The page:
New Anne Frank play reveals 'girl behind the symbol'
The entrance of the Anne Frank Center USA is seen on March 26, 2012 in New York City - by Andrew Burton
The play, "Anne", claims to be the first based on all three edits of the Jewish girl's diary, written while hiding from the Nazis with her family in a "Secret Annexe" in Amsterdam before she died in a concentration camp in 1945.
"We wanted to show the girl behind the symbol," artistic director Theu Boermans told AFP amid frantic preparations ahead of a royal premiere before the Dutch king and queen on Thursday.
"Everyone has their own image of Anne, everyone projects feelings onto Anne, and the girl herself disappears," he said.
"I tried to bring her back, the adolescent growing up, who feels a whole range of emotions," he said of the girl whose diary was rescued by a family friend after the war, then edited and published by her father, Otto.
Otto however edited much of the work out, mainly sections where Anne writes about her burgeoning sexuality or makes potentially disparaging comments, including about her father.
That version of the diary has been translated into over 60 languages and read by millions, but two others also exist and have become increasingly popular in recent years: the original and another edit, made by Anne when she decided she wanted to have the book published.
The dramatisation also draws on short stories that Anne wrote during her two years in hiding, as well as family archives held by the Anne Frank Foundation in Basel, Switzerland, which has an often-fraught relationship with the Anne Frank House museum in Amsterdam.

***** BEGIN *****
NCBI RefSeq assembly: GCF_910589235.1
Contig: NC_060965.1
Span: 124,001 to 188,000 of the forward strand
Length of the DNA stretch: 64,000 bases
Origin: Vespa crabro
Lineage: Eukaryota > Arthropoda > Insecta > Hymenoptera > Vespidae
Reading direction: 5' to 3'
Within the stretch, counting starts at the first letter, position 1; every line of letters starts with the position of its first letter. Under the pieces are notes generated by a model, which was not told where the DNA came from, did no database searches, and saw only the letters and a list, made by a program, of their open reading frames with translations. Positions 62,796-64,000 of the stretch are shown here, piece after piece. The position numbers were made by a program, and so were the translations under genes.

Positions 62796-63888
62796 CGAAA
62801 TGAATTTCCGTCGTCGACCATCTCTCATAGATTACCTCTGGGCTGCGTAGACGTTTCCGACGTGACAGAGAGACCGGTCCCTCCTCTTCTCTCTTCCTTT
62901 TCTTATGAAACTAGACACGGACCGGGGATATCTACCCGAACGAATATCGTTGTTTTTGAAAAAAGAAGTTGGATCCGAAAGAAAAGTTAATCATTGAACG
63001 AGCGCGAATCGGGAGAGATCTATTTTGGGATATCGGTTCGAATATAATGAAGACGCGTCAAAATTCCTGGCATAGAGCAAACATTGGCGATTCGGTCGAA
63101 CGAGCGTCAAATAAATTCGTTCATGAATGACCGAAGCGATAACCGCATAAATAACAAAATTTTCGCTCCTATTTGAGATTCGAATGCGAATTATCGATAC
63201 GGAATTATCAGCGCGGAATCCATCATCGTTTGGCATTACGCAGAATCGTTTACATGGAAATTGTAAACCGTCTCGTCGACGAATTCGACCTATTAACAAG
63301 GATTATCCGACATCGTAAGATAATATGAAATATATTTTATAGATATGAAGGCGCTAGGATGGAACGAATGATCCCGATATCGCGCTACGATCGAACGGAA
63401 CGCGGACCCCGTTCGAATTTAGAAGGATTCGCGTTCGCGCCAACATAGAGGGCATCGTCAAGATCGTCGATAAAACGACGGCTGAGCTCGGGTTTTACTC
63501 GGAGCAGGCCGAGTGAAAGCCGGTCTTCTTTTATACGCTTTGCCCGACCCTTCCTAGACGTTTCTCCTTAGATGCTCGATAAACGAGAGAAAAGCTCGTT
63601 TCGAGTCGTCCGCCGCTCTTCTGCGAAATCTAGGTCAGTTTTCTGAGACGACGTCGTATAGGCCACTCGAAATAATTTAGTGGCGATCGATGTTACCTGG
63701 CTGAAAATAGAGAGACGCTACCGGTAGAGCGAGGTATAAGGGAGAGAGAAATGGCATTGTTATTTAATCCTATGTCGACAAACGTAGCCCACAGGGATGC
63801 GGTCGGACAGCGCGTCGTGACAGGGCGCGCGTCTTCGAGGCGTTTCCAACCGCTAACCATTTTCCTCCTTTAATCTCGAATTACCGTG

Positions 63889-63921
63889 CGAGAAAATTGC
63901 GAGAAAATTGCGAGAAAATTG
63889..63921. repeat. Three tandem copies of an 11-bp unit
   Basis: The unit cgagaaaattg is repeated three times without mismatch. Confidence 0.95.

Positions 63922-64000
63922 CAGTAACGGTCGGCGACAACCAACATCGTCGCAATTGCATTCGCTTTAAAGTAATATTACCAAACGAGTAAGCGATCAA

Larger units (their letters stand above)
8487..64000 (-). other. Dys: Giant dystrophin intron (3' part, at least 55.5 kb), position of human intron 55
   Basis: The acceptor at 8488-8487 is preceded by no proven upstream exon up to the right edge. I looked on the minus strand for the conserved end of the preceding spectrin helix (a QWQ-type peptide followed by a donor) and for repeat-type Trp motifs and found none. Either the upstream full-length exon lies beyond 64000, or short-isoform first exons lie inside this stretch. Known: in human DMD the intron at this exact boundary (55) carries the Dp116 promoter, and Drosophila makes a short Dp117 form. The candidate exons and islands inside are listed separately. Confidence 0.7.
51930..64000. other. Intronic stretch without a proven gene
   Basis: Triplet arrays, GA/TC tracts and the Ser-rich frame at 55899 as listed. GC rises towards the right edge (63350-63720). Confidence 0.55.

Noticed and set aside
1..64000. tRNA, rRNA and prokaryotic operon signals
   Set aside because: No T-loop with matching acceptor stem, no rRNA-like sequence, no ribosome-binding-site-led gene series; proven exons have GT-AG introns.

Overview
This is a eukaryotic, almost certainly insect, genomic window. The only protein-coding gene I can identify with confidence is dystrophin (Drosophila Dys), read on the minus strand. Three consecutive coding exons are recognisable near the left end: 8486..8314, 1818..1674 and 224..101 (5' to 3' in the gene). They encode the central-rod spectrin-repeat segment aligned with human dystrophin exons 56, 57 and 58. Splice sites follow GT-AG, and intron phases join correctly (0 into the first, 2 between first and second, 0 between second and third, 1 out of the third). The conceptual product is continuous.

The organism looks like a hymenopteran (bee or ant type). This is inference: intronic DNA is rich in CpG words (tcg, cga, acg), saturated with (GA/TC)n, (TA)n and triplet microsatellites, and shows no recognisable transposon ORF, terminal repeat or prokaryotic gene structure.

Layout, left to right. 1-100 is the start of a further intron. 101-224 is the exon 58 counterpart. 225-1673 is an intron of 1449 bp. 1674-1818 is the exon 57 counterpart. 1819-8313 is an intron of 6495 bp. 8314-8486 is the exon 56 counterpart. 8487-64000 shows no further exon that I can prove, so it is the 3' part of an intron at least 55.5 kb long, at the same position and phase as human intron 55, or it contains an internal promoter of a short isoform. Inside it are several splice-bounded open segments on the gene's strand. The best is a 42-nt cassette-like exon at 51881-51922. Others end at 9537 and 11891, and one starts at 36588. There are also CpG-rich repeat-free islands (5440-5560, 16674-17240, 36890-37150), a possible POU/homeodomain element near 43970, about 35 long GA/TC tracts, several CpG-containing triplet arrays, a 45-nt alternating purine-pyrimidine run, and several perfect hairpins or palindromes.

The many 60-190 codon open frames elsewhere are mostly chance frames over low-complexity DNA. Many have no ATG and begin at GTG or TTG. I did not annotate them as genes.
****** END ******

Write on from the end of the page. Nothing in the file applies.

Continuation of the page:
-- Insightful teenager --
The play tells not only the tragic story of a Jewish family trying to carry on with life while cooped up in a tiny space but also a young girl's journey towards becoming a woman.
"From being a young teenager, full of rage and superficial, in a way still trying to cope with her parents, she develops into someone with so many insights into other people's struggles and her own struggles," said Jessica Durlacher, who co-wrote the script.
The producers had a new theatre built for the play, complete with revolving stage, in Amsterdam's port, the target of urban regeneration miles (kilometres) from the Anne Frank's House museum.
Each room of the cramped "Secret Annexe" and the family's business has been reproduced so the audience can follow the protagonists' movements.
"I didn't want to be hyper-realistic but to show what it's like for so many people to live in such a small space," said Boermans.
Combined with news archive projections, "the audience feels claustrophobic", Boermans said.
"Along with the toilet, her diary is the only place she can be alone."
Even the cast, all little-known actors, feels oppressed.
"Sometimes I think 'get me out of here', that I can't stand being with all these people any more," said Chava voor in 't Holt, who plays Anne's eldest sister Margot.
"But you can't compare it to what they had to go through for two years."
Anne herself is played by Rosa da Silva, a fourth-year Amsterdam drama student from a Portuguese background.
"For the younger generation, the Second World War means Steven Spielberg films, and I wanted to get closer than that narrative," said Boermans.
Almost 70 years after her death aged 15 at the Bergen-Belsen concentration camp, "there are still reasons to tell her story, not least because of the recent rise in nationalist and xenophobic sentiments," he said.
Despite the 75-euro (105-dollar) cost of a ticket, he hopes that the play will "find its audience".
From July, "Anne" can be seen in six languages with the help of "multilingual technology".